Shabbat Shalom

6 Oh come, let us worship and bow down; let us kneel before the Lord, our Maker! 7 For he is our God, and we are the people of his pasture, and the sheep of his hand. Today, if you hear his voice, 8  do not harden your hearts, as at Meribah, as on the day at Massah in the wilderness, 9 when your fathers put me to the test and put me to the proof, though they had seen my work. 10  For forty years I loathed that generation and said, “They are a people who go astray in their heart, and they have not known my ways.” 11 Therefore I swore in my wrath, “They shall not enter my rest.” – Psalms 95:6-11 (ESV)

Shabbat Shalom – Peaceful Sabbath.  A day set aside by God for His children that we may rest from our work and reflect on what God has done for us.  Right?

Absolutely.

But the idea of Sabbath goes far deeper than that.

In chapters 3 and 4 of the book of Hebrews, the writer quotes from the above passage five times, emphasizing verses 7, 8 and 11.  As he expounds on the meaning of this psalm, God reveals – not surprisingly – that our problem is not one of failure to observe the law.  (Which is good news for me, because I am breaking one of the Talmud’s 39 prohibited tasks on Sabbath by writing this.  However, since this is the Christian Sabbath – a very early Sunday morning – and the Jewish Sabbath is Friday evening to Saturday evening, I think I get beat the rap on a technicality.)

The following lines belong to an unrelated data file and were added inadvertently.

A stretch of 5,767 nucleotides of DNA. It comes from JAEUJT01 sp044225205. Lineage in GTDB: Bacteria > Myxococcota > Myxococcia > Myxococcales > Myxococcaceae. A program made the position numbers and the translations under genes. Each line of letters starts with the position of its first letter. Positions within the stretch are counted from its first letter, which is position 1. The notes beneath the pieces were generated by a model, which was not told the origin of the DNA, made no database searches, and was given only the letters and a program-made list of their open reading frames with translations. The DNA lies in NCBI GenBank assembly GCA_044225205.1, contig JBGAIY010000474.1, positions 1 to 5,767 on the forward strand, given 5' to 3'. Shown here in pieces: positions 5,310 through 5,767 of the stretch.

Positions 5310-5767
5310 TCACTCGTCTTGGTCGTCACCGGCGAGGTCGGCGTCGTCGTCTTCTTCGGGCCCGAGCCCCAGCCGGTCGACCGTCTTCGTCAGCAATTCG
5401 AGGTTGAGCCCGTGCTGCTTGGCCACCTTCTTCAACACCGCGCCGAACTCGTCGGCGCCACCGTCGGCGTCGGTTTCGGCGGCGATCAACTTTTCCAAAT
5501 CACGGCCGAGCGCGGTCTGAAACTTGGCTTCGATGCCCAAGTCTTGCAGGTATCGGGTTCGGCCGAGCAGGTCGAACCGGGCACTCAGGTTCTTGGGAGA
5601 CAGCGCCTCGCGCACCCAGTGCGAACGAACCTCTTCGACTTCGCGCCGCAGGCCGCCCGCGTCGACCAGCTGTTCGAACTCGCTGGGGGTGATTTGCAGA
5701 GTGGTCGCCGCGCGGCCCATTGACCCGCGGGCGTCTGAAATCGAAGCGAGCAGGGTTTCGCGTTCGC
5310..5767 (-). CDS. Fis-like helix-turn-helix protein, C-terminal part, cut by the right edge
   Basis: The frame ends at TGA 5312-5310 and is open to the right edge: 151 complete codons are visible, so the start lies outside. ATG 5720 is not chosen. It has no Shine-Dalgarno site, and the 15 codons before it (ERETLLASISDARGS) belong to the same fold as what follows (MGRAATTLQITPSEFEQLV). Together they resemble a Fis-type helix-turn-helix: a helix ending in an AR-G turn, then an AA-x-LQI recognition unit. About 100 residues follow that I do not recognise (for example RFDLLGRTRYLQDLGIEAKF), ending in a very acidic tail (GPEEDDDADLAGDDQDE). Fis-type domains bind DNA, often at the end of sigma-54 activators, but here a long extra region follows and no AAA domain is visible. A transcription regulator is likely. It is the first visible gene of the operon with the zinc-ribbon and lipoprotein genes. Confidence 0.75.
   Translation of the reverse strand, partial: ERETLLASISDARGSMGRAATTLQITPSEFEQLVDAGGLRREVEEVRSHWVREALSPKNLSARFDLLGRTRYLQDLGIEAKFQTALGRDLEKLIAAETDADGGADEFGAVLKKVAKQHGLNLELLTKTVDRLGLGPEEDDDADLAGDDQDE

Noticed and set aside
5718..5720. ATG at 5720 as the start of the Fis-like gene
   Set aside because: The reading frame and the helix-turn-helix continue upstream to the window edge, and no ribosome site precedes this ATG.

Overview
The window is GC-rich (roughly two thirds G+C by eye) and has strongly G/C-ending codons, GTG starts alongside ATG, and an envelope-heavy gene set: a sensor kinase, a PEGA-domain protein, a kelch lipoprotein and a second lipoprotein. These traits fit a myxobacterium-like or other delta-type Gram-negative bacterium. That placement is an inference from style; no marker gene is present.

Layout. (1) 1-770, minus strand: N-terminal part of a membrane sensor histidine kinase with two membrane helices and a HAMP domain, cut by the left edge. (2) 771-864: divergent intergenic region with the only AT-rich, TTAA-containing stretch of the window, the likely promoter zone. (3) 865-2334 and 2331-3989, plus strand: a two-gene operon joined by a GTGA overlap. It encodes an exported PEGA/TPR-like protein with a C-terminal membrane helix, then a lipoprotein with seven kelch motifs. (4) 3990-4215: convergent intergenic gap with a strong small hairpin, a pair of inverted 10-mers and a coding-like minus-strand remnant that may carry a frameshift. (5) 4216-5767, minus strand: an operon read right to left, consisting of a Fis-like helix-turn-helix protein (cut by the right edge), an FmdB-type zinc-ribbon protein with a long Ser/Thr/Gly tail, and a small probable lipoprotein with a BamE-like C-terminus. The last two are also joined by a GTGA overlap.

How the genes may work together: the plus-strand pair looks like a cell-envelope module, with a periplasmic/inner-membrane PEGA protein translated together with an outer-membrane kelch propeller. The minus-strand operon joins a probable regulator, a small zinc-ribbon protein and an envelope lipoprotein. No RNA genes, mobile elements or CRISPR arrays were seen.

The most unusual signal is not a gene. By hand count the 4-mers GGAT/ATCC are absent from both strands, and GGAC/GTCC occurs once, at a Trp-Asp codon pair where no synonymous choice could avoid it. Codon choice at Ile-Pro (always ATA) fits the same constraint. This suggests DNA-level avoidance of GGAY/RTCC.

Our problem stems from the heart.  It is our sin, our disobedience, that keeps us from God.  For the Israelites, it was forty years of disobedience in the desert – hardening their hearts toward God, making idols (remember the whole golden calf episode?), complaining even when God provided manna from heaven to eat… Don’t misunderstand me.  I have no doubts that those forty years were hard.  A nomadic lifestyle cannot be easy.

The problem is this: in all their negativity, their complaining, their discomfort, they forgot the simple fact that God had saved them from their captivity in Egypt.  He had sent plagues upon the Egyptians and parted the Red Sea for them to pass safely.  They were now free and on their way to their Promised Land.

But they took it all for granted.  The Israelites were not exactly thankful.  In fact, they were ready to trade in their freedom in the Lord for slavery and some onions.  And cucumbers.

Flavorless cucumbers.

Sin has an almost chameleon-like character.  It appears beautiful, delicious, fun, harmless…  But when we bite into the fruit we discover the sweetness is fleeting.  The regret is far worse than the happiness of the moment.  The cost is more than we realized.  The reason: sin appeals to our foolish, self-centered nature.  “Like a dog that returns to his vomit is a fool who repeats his folly” (Proverbs 26:11, ESV).

My dog would do that.

She’s not that bright.

Evidently, neither am I.

But… our heart condition need not be fatal.

6 Since therefore it remains for some to enter it, and those who formerly received the good news failed to enter because of disobedience, 7 again he appoints a certain day, “Today,” saying through David so long afterward, in the words already quoted,